Guest post: Becoming Nina

Three years ago yesterday, June 19 2013, I found out I was pregnant. It was a day I will never forget.

To mark the anniversary of our ‘pee-on-a-stick’ day, I asked my mum to write a guest post, sharing her thoughts and feelings – how she felt receiving the unexpected news, about becoming a grandmother at just 52 (though she looked about 42) and how she went about not panicking but supporting us so fantastically. Hopefully this will help someone out there who may receive the same unexpected news one day and inspire them to handle it with care and compassion rather than judgement and panic.

But from my perspective, all I can say is thank you, Mama, for everything you’ve done for us over the past three years; for not worrying when I fell pregnant and instead congratulating me and celebrating when it felt like the whole world was falling apart.  

Status: Assistant Headteacher at a Pupil Referral Unit (last chance saloon for teenagers excluded from mainstream school) and single mother of 24 year old daughter.

Time for a change

A year after graduating from university, Amie moved out. She loved living in London and in many ways, I thought my job was done. Obviously I would always be there for her without question but as she began her adult life, I had the opportunity and freedom to do something for me – just me – for the first time in a long time.

I felt like a change. I had lived in the same house for ten years since my divorce; it was too big for just me and I also fancied travelling and working abroad, meaning I needed somewhere I could just lock up and leave or rent out. So I sold my house and bought a 2 bedroom flat; I was so excited as it was the first time I had bought something on my own, just for me with no-one else to consider.

I was moving on July 4.

The bombshell

On June 19, the week after I exchanged contracts, I received a text at work:

 When you get a chance give me a call, no rush.

How was I to know that text was about to change the rest of my life?!

Amie didn’t usually contact me during the day, understanding how hectic my job was, so normally I answered her calls and texts as a matter of urgency. However, for some reason, this day was particularly mad; I knew I was leaving earlier than usual so I thought I would call on my way home.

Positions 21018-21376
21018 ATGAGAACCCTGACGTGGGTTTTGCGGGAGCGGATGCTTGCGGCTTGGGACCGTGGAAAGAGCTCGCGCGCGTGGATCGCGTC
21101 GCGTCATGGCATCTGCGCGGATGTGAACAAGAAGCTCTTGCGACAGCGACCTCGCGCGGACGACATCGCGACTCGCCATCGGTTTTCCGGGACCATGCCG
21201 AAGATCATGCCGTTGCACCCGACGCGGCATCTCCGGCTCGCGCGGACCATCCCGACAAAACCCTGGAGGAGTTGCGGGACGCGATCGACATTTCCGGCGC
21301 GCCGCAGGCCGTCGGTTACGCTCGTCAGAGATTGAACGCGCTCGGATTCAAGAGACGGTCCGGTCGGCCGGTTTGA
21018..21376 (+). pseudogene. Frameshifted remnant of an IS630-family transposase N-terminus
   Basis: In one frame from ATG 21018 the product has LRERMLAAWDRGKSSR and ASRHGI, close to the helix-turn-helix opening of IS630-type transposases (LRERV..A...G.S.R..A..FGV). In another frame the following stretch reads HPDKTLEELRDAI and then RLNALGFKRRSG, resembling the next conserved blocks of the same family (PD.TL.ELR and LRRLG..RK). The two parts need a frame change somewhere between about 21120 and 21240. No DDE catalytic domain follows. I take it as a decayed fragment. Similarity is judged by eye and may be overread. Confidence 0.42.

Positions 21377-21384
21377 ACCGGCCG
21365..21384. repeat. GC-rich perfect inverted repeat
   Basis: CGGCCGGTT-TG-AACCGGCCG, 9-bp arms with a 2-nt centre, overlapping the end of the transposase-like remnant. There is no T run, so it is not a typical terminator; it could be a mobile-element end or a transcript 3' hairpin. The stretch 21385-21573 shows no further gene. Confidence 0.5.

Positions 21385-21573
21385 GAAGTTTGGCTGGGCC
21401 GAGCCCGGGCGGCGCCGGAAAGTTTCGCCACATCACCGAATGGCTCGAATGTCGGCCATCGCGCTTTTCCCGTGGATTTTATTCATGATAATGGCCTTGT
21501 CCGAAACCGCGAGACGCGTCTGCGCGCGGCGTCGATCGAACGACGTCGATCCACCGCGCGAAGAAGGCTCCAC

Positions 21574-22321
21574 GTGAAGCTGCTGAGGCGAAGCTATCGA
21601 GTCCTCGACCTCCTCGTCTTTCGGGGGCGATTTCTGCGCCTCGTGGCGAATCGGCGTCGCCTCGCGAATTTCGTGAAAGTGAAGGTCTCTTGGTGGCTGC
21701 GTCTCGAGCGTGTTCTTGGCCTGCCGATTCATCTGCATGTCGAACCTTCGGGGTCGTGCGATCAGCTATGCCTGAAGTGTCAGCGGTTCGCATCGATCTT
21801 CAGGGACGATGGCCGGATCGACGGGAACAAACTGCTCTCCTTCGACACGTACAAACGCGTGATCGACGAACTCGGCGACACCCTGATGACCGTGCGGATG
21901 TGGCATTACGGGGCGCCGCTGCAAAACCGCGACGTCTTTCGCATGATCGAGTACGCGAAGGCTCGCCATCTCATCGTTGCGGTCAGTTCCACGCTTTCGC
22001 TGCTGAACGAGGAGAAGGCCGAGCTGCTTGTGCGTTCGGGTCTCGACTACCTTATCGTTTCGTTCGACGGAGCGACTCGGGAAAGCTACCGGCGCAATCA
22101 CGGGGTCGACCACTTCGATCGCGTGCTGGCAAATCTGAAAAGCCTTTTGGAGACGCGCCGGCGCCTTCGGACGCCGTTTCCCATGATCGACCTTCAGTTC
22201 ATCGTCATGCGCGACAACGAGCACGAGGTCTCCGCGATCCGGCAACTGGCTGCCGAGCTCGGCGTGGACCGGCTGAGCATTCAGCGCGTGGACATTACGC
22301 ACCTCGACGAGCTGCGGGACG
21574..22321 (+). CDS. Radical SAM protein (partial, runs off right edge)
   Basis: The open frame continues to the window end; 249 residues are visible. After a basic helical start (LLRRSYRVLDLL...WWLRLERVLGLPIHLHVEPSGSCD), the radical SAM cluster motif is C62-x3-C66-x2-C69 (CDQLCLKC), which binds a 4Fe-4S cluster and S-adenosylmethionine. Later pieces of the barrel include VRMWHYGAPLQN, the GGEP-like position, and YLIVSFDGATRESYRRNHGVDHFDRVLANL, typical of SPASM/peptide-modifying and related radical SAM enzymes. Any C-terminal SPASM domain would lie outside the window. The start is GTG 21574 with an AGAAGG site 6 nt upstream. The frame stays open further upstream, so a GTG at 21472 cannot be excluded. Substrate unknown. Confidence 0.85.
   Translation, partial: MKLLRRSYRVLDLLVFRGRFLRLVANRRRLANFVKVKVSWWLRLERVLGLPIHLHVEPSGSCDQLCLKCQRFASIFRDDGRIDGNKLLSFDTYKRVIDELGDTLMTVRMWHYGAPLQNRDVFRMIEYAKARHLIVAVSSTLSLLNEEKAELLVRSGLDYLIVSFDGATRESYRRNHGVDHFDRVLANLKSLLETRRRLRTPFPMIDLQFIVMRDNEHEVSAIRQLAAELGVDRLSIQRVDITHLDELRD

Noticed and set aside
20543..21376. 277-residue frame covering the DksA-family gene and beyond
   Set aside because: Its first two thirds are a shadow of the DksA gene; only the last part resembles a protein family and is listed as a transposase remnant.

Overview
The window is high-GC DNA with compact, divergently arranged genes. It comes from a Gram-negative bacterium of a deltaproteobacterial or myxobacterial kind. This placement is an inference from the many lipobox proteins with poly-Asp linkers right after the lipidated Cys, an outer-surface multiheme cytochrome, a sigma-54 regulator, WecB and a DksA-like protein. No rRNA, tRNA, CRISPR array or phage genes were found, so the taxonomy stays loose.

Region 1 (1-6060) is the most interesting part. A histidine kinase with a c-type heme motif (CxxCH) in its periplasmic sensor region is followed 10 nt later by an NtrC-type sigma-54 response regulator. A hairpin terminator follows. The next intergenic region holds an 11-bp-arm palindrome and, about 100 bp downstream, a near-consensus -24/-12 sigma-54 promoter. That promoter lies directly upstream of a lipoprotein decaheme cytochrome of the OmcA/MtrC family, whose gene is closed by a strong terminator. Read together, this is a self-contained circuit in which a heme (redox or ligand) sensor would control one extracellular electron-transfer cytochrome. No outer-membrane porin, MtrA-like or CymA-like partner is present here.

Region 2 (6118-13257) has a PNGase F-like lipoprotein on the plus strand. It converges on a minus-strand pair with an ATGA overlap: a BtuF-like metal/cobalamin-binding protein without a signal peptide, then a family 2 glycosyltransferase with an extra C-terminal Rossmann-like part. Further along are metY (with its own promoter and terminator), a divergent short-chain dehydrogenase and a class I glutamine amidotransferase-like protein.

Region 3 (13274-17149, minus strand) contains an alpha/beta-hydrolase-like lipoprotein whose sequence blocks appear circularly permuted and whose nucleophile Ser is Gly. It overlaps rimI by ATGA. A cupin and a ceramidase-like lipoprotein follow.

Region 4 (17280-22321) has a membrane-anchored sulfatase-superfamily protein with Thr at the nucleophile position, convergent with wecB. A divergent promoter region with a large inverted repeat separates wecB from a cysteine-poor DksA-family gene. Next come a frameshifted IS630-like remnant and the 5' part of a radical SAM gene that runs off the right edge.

Around 4.30pm I called her from my car as I left school. She sounded quite normal and asked me where I was. Realising I was driving, she said,

“I’ll call you back later when you’re home.”

“Why?” I asked. She said she had some news. I was at a roundabout and I vividly remember thinking that she must have handed in her notice at work. (Amie hadn’t been 100% happy in her role for a while.)

mother and baby 1990's perm

Amie and I, 1990.

“I’m fine, just tell me now.” (Patience is not one of my virtues.)

And then she told me!

The emotions ran through me like you wouldn’t believe but I was just thinking, ‘sound calm.’ The first thing I said after a beat was, “Congratulations!”

I was a bit deflated to realise that by a freak chain of events I was the last grandparent to find out. I also knew this was huge for Amie and the OH – so far off the timing of their life plan that it was bound to be tough. Let’s face it, I’d been in exactly the same position 25 years earlier so I knew how she was feeling. I see now why history repeats itself – we are both allergic to the pill, meaning we’d had to find alternative, clearly somewhat less trustworthy, methods.

mother and daughter at baby shower 2014

Amie and I at her baby shower in early 2014, about six weeks before she was due.

In all honesty, I was over the moon. I’ve always loved children, but had never been an auntie or a godmother and I had thought that the chances of me being a grandmother were pretty slim – Amie wasn’t exactly the maternal type!